God, has it been two months? Apologies for neglecting the blog, been busy with end of the year grading of papers and the like, as well as dragging myself back to work on Breaking Ties, which is 3-4 chapters out from the finish line. In the meantime, my boyfriend and I have been rewatching this on Netflix, and having the sorts of conversations about the characters that are normal to fans, which inspired me to do a JMED on it. Some spoilers follow.
The Show: Once Upon a Time
Creators: Edward Kitsis, Adam Horowitz
Principal Actors: Robert Carlyle, Lana Parilla, Jennifer Morrison, Ginnifer Goodwin, Josh Dallas
Synopsis: A woman with a troubled past is drawn to a New England town where fairy tales are to be believed.
At first glance, it’s pretty understandable why an urban fantasy writer would be into a show like this, even though it’s closer to suburban fantasy, a subgenre of UF populated with luminaries of the craft like Rachel Pollack, but the concept of the show, fairy tale characters in a modern world, has been touched on quite a few times, notably by Bill Willingham’s series of graphic novels Fables which has recently been adapted by Telltale Games, or even the Arnold Schwarzenegger vehicle Last Action Hero which follows the adventure of a movie character being brought into our world. The concept runs the common theme of characters, usually heroes, that previously lived in a world of clear-cut morality coming to grips with a world where thanks to moral ambiguity and other realities of our society, the bad guys can win.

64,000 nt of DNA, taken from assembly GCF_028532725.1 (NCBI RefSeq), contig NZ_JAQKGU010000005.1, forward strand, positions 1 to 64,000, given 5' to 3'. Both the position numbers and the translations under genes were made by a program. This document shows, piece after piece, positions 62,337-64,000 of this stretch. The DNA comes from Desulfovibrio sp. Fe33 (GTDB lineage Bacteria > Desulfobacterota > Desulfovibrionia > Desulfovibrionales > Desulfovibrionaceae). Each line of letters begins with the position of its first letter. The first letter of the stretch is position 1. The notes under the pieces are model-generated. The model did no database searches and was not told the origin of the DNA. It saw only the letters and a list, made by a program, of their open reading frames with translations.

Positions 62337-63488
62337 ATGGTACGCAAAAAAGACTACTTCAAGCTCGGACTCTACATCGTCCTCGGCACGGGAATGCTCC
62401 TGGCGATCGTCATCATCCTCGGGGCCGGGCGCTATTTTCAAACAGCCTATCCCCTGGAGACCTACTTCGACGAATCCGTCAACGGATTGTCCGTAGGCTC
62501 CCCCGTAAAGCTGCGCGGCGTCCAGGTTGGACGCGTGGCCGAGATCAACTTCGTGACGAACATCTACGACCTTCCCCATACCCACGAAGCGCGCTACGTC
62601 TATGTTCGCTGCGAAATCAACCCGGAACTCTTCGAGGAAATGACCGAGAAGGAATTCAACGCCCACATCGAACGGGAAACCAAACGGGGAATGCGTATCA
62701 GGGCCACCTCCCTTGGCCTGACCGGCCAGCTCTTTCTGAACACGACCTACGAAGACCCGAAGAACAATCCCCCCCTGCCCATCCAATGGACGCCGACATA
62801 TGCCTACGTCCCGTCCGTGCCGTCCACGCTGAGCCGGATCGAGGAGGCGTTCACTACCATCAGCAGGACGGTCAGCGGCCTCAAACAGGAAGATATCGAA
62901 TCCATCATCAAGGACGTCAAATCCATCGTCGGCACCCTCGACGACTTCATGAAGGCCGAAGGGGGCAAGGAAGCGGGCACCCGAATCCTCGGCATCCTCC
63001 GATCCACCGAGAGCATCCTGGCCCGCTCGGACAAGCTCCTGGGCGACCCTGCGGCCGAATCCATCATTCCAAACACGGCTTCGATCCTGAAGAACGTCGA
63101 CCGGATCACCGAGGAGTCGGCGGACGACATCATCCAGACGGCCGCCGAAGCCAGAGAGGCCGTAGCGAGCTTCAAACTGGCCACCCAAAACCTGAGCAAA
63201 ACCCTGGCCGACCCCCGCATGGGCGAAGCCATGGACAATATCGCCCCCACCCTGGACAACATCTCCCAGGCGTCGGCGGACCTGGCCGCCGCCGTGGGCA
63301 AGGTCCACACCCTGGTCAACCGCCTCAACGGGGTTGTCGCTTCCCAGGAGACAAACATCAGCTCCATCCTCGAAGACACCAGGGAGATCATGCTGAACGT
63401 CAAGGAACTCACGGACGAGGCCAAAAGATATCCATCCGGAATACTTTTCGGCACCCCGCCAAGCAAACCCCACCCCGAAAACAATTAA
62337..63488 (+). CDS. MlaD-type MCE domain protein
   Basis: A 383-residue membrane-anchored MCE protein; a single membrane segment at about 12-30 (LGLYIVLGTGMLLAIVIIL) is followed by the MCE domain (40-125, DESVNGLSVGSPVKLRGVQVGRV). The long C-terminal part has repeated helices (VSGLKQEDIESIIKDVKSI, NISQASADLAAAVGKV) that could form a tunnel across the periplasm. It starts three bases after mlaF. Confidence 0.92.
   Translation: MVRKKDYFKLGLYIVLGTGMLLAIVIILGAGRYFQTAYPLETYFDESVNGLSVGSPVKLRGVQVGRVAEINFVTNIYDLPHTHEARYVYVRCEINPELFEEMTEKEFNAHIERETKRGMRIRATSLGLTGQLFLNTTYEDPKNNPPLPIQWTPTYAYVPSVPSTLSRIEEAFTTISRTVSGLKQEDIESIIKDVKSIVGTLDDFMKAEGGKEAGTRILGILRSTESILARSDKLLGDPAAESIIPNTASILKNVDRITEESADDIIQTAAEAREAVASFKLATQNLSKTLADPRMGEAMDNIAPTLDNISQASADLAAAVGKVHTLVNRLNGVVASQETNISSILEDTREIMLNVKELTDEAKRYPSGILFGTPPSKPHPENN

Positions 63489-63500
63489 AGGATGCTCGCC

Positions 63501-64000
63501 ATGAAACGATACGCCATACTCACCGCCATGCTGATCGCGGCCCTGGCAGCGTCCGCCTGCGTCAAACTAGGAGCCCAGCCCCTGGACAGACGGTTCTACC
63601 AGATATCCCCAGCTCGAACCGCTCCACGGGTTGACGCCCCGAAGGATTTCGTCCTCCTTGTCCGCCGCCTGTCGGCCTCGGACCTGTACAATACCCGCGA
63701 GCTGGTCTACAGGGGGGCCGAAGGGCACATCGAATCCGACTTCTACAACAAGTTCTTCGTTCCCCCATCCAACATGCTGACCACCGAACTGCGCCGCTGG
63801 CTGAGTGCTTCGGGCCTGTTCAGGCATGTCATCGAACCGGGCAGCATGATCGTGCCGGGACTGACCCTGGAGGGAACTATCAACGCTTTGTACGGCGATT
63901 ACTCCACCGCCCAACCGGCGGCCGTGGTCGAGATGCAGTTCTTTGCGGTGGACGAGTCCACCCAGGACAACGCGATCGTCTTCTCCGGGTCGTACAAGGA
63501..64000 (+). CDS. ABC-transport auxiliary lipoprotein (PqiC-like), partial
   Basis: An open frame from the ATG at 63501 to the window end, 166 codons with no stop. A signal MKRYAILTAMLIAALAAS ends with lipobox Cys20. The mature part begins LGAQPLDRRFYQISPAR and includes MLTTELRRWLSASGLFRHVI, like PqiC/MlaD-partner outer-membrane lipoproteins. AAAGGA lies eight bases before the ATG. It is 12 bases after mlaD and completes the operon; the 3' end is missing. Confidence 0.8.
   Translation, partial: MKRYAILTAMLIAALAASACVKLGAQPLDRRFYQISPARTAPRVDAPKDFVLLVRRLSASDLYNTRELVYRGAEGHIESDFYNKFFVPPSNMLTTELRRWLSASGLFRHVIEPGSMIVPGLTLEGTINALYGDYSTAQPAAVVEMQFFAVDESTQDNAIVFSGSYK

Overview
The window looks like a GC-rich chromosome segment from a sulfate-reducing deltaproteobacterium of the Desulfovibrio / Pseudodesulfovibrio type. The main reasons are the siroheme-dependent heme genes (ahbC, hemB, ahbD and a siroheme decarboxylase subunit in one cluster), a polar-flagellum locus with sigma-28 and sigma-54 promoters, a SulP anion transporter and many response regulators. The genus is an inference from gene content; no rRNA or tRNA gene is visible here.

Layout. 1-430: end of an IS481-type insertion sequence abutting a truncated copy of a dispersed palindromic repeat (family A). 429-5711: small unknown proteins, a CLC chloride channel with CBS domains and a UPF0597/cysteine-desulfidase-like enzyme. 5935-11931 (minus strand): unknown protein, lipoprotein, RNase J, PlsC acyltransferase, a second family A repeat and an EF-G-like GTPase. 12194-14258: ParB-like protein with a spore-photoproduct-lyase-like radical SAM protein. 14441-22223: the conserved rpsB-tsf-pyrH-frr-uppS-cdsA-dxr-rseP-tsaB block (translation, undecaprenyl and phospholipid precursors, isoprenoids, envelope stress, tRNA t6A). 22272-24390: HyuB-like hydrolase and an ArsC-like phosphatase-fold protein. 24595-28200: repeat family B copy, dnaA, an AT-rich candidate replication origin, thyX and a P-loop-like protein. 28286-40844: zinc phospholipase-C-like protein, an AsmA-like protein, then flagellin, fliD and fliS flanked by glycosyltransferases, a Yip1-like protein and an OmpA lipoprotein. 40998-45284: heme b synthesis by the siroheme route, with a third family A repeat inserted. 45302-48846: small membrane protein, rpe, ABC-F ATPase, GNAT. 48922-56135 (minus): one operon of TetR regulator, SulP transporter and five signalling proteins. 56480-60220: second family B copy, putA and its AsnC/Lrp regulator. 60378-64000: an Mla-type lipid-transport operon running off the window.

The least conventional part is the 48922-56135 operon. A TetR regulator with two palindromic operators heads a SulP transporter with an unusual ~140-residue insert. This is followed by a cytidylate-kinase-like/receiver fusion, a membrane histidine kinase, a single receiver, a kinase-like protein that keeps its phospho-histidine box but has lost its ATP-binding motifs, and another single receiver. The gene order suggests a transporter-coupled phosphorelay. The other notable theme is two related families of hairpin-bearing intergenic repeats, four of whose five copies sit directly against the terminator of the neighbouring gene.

Once Upon a Time runs a similar gamut at first blush: Regina (Parilla), the Evil Queen, brings practically every fairy tale character and Disney movie you can think of into our world, wipes their memories, and appoints herself Mayor of the town they all get stuck in, and proceeds to enjoy the spoils of her victory for the next 28 years, all thanks to a curse she bartered from Rumplestiltskin (Carlyle). It’s all done to give the biggest possible middle finger to Snow White (Goodwin) and Prince Charming (Dallas), but she’s eventually foiled by the daughter of her enemies, Emma Swan (Morrison), who breaks the curse. The show’s episodes run a standard formula of moving along the modern world’s plot while giving flashbacks to the time before the curse to flesh out the characters and reveal their motivations and reasons for their natures and action, as well as getting a chance to revise and inject some moral complexity into otherwise simple characters with simple motivations.
At first glance it would seem that Emma and Snow are the two central characters of the show, but respectfully, if you didn’t get this from the title of this essay, I disagree. I instead believe that Regina and Rumplestiltskin/Mr. Gold, are the two primary characters, whereas everyone else is on the periphery. As they are considered the villains, at least for the first season, they are the primary plot-movers whose actions prod the heroes into action, or more accurately reaction. Whenever a hero character seems to make a proactive decision, it’s soon revealed through dramatic irony that they’d been prodded along by either Regina or Gold all along, usually as pawns in the never-ending chess match between the two. Flashbacks which seek to deepen the peripheral characters often reveal that said depth is provided through interaction with (or more often manipulation by) Regina or Gold.